A Beacon on a Hill

From its new home on BYU campus, BYUtv and its sister stations help people everywhere see the good in the world.

Backed into a low hill adjacent to the Marriott Center stands a modern structure of red brick, glinting metal, and curved glass. The sleek exterior catches the eyes of passersby on University Parkway. What goes on inside captures the attention of viewers worldwide.

Yet the five television channels and two radio stations that originate in the building are envisioned to do more than simply garner notice. The goal is to better lives by helping viewers “See the Good in the World”—BYUtv’s new tagline. The motto—and the newly dedicated BYU Broadcasting Building—emanate from BYU Broadcasting’s mission to inspire people everywhere to see, do, and be the good in the world. Whereas the old tagline, “Keeping You Connected,” grounded BYUtv to campus, the new vision extends far beyond Provo, seeking a worldwide audience of all faiths and views.

The reach of BYUtv is already expanding. After more than 10 years the university’s television station is on the charts—with enough viewership in recent years to show up in TV rating systems—and members of the Church aren’t the only ones watching.

Consequently, BYU is creating new content that will appeal to a broader audience. “We may not always share doctrine with those of other faiths,” says Derek A. Marquis (BA ’88), managing director of BYU Broadcasting, “but we certainly share the same values.”

This fall, BYUtv will start filling its prime time with 10 new and original value-driven television series—a feat made possible by the new building’s top-of-the-line equipment, three recording studios, audio and video editing space, and production control rooms. Indeed, the building came about in a large measure because of the need for facilities that could support such programming development.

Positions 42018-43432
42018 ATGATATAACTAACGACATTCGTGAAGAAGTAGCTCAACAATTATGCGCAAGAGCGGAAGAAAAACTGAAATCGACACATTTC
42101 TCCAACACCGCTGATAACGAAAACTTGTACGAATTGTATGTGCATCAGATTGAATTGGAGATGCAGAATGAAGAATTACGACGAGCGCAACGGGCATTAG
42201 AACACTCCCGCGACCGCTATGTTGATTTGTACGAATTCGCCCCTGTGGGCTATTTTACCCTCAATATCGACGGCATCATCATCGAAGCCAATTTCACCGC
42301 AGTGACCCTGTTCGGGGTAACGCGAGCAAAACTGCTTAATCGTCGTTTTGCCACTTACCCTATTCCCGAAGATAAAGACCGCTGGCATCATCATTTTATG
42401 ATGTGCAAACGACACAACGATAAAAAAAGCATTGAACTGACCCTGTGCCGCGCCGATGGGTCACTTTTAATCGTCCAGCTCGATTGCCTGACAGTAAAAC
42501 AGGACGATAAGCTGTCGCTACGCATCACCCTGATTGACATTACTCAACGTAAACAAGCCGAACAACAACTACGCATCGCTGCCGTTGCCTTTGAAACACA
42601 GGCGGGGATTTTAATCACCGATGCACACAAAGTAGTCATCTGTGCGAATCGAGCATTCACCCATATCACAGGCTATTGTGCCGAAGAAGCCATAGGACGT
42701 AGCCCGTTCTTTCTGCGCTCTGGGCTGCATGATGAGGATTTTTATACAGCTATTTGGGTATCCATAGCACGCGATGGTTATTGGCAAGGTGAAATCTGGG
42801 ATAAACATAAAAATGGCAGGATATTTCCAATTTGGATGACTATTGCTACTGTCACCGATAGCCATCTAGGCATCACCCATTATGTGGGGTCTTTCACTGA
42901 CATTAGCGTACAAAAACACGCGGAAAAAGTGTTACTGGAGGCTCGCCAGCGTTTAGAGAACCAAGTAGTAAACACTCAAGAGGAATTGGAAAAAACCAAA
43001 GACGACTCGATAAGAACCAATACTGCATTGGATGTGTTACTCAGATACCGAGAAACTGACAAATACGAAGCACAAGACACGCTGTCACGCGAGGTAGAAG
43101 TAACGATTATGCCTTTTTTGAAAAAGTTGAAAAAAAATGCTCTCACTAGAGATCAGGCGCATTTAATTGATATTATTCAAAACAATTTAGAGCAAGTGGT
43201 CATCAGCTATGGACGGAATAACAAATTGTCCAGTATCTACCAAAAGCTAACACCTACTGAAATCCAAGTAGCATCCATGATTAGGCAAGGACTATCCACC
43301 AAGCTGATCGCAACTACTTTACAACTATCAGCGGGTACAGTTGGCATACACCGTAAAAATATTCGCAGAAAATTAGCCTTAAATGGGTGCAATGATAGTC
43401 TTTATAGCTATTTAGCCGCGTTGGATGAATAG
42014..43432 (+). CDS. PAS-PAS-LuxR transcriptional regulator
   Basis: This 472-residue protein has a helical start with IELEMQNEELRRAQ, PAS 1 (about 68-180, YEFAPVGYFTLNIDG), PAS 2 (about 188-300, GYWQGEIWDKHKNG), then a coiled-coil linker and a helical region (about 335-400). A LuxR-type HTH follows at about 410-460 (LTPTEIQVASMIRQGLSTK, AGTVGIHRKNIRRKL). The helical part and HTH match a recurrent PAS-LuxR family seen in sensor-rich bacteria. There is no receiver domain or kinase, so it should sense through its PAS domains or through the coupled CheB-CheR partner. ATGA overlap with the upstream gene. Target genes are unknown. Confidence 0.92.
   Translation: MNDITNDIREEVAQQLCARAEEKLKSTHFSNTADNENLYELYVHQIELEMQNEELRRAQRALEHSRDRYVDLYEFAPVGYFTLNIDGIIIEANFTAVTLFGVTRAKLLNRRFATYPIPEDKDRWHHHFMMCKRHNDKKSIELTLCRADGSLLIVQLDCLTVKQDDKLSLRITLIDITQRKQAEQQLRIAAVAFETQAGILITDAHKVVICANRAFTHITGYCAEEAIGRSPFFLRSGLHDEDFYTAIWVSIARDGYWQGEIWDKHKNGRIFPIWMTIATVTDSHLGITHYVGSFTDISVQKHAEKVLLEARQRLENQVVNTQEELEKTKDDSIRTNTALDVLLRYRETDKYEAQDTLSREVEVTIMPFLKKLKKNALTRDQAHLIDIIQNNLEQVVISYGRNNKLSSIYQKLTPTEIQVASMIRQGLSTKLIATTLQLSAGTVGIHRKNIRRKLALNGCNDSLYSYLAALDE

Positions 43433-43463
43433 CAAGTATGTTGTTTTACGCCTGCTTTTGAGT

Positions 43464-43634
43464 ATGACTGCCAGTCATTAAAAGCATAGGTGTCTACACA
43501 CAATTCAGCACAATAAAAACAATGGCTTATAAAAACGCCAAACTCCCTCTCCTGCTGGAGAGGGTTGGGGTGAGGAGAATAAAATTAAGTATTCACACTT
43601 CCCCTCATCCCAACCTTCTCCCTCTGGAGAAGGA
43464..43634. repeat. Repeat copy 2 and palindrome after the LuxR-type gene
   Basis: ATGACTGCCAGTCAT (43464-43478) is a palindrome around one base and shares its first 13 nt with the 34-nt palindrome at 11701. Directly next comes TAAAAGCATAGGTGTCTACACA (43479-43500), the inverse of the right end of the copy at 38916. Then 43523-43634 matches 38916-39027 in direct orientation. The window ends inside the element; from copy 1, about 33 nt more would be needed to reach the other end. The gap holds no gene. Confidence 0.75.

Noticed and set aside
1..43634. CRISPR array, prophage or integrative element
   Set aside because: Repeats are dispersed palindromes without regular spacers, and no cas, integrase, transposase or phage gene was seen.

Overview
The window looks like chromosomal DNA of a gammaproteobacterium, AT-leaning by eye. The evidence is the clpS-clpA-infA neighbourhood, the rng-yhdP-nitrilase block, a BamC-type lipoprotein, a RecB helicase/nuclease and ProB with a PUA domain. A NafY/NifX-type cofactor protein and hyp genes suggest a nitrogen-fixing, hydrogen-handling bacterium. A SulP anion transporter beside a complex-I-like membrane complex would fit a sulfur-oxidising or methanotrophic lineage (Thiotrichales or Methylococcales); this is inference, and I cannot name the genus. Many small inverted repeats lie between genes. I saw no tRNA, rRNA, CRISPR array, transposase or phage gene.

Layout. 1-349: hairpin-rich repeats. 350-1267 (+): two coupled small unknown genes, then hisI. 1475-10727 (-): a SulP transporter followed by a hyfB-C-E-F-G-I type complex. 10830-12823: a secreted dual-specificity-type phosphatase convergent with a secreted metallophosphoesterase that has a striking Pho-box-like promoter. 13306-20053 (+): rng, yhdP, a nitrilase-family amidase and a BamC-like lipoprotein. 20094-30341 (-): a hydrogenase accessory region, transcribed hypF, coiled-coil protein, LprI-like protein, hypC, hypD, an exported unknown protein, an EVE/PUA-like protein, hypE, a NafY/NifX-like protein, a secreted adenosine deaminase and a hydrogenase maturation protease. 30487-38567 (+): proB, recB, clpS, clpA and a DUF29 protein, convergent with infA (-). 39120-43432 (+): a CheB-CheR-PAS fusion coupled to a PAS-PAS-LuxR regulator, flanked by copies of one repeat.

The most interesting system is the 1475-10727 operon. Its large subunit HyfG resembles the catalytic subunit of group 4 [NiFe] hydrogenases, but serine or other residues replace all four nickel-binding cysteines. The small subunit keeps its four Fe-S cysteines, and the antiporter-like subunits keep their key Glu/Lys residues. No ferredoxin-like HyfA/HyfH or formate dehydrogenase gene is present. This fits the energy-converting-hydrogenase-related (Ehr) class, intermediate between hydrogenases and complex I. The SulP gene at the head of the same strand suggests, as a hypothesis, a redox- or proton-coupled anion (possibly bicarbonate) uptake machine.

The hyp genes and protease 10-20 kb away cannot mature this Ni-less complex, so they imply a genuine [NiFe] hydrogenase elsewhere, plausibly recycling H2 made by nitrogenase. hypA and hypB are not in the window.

BYU Broadcasting is taking on a lot in its endeavor to create original content. Marquis says that other cable channels produce around 400 or 500 hours of new programming each year; BYU is aiming for about 1,000 hours. All the time, effort, and money involved in such a huge undertaking—not to mention the construction of a new 100,000-square-foot building—is justified, says Kevin J Worthen (BA ’79), vice president of advancement at BYU. “People will continue to watch TV and consume media,” he says. “If you can use it in such a way that it enlightens them and edifies them and makes them better rather than the opposite—which happens so often—it’s clearly worth it.”

Looking Back, Stepping Forward

In 2000 Dish Network offered BYU Broadcasting its own satellite channel with more time for original content. For nearly 40 years BYU had broadcasted KBYU, a local PBS channel. Thrilled with the prospect of a nationwide audience and more airtime for BYU-related content, the university began broadcasting BYUtv out of an old warehouse in south Provo. Without facilities or staff to create much new content, BYU loaded the channel with preexisting BYU- and Church-related programs, from devotionals and general conference to concerts and sports. It was refreshing content, and it was warmly received by Church members and others nationwide.